We Are Not Who We Pretend To Be
Interpersonal relationships of all types are idiosyncratic risks that most people go into with some idealism of how everything is and should be because that’s what they’ve learned from the things they’ve been exposed to. But life isn’t a harlequin romance novel. Boy doesn’t get girl just because he saves the day, and girl doesn’t get boy just because she believes she fits the mold of what he wants. If life worked that way, then the Nice Guy/Gal personality types wouldn’t be so problematic and I wouldn’t be able to make thinly veiled social commentary via crass knotting jokes.
Being with people, in any capacity, is hard work. We work at it every day, and then we die. There is no ultimate goal besides achieving a state of happiness with the life we’ve constructed through our labors. But a lot of people feel that they are entitled to these things, and that they should just land in our laps as if we were human gods being delivered offerings in exchange for the honor of just having us be there.
To some people, there are people who seem to be gifted with the ability to just sort of seem to fall into relationships, and other people are constantly just watching and trying to figure out how it happened. Most people meet people through school, work, bars, random social encounters, etc. A lot of people, however, take the more passive, “Just be there and hope that my romantic interest notices me,” approach.
The only places I’ve ever actually seen this technique work is in Japanese anime, poorly written teen romance novels, and television shows. Possibly even the animal kingdom, though I’ve never actually asked an animal if that was how it worked for them or not. And though the technique has, quite literally, 0 to .3 percent chance of success, it doesn’t stop a lot of people from employing it. People would rather hold out hope that someone can see that they are a diamond in the rough rather than take a chance and end up being disappointed and/or heartbroken. It’s not necessarily a bad thing, either. If people can avoid pain, of any sort, they’re going to do it. It doesn’t make them less, it just makes them cautious and probably incredibly shy. Or maybe just jaded.
And it’s not just relationships – it’s friendships, too. You see cliques of friends who are tighter than a pair of skinny jeans and some people even have more than one or two friends, and it’s astounding. Like, how did you manage to make all these friends and keep them when I could barely keep my goldfish alive?
For some people, friends seem to be a peripheral thing that are there and stick around long enough for a chapter in your life to be over, and then are just… I don’t know, gone? But without being actually gone, because you’re still friends on Facebook and you still text and tell each other you miss each other, but effort on one side, or both sides, is just nonexistent.
But, at the same time, you actually have a lot of really close friends because of the Internet (and never let anyone tell you that those people are not true friends, because I guarantee you 90% of those people will walk through the fire with you). But people are generally social creatures, and even if you’re pretty cool being all by your onesie, eventually you’re going to want to go spend time with an actual living being without relying on text and video to communicate. Animals don’t count in this instance, because they aren’t people. So you go through your phone, which is probably full of people you used to be tight with like 9 years ago in high school, but the number of people that you are actually still close enough to to call up or text and ask to hangout is probably closer to, like, one person.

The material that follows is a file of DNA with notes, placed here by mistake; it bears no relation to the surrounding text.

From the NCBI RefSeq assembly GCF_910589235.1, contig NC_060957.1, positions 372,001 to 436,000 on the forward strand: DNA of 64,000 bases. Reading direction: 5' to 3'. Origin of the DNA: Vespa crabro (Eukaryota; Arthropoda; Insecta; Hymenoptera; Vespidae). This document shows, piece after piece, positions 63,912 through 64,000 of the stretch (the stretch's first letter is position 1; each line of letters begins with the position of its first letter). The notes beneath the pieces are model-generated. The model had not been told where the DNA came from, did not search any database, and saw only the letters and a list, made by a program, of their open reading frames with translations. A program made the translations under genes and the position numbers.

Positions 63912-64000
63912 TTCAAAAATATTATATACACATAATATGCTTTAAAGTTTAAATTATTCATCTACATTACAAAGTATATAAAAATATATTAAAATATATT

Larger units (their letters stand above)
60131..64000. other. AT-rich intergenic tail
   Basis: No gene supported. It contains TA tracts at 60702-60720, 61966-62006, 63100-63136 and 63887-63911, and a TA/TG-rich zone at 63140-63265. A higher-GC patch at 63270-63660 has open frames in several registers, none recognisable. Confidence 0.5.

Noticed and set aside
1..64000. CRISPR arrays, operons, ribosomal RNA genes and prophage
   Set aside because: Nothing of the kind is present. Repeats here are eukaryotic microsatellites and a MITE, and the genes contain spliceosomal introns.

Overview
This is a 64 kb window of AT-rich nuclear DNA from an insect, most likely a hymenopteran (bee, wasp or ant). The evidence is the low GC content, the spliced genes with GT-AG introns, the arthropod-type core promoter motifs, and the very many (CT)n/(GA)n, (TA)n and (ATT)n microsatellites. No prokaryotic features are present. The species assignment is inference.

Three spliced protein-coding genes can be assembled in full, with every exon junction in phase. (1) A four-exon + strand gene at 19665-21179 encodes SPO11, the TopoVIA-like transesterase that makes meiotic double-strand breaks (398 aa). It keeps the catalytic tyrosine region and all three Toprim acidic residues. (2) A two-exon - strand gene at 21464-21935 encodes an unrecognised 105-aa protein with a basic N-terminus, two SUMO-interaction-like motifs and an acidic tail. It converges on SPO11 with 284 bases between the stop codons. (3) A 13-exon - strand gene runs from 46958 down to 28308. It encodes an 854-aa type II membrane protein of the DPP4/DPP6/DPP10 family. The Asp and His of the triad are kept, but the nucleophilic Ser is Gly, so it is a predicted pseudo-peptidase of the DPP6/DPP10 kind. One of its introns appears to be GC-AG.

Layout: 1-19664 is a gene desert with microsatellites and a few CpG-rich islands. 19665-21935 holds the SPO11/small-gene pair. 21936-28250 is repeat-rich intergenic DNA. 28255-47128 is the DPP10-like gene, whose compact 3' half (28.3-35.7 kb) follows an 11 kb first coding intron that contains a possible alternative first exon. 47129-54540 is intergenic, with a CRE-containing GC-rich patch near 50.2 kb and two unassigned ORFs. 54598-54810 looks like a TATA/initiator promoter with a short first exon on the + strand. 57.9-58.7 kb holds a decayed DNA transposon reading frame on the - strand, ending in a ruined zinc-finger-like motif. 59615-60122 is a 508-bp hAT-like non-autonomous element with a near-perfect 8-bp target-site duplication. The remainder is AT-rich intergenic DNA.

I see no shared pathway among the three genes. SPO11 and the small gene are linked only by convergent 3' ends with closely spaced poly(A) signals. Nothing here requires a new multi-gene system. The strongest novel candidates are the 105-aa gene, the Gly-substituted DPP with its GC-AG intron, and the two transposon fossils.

And you constantly ask yourself why the 1 or 2 people you actually still know in real life and the plethora of Internet friends even talk to you, because all this One Man Wolf Pack shit has turned you into quite the sarcastic little asshole who is now convinced that they don’t actually like people at all.
And it just gets so overwhelming and frustrating, because you just wanted a friend. You just wanted someone to be there for you when you needed them. But everything just feels like it’s collapsing in on you. And people flood you with verbal love and say that you’re important, but there comes a time when words are just simply not enough and actions are needed.
People become so involved in their own lives, in their own shit, that they don’t see how their life choices are negatively affecting the people around them. They’re busy making excuses, burying their natural instincts, and acting like spoiled children to realize that they’re losing the people around them. They’re draining the people around them. They’re running them into the ground.
Being around other people is hard because all of their bullshit piles in with all of your own bullshit, and you’ve really got only two choices. You either collapse under the weight of it all or you start doing something about it. And that’s what relationships – connections – are supposed to be. It’s supposed to be everyone’s bullshit piling together and everyone working to get rid of it all. That’s what friendships, dating, marriage, and all that shit is supposed to be.
But it’s not all that, because people are infinitely stupid and have no fucking clue what they’re doing, and they’re stingy as Hell. Self centered, that’s probably the more apt word for it. Generally, people suck. That’s really what I’m trying to say. People suck. But people are also awesome. They’re capable of awesome things.
I just hope that people begin to realize that they need to start treating the people in their lives better or they’re going to lose them.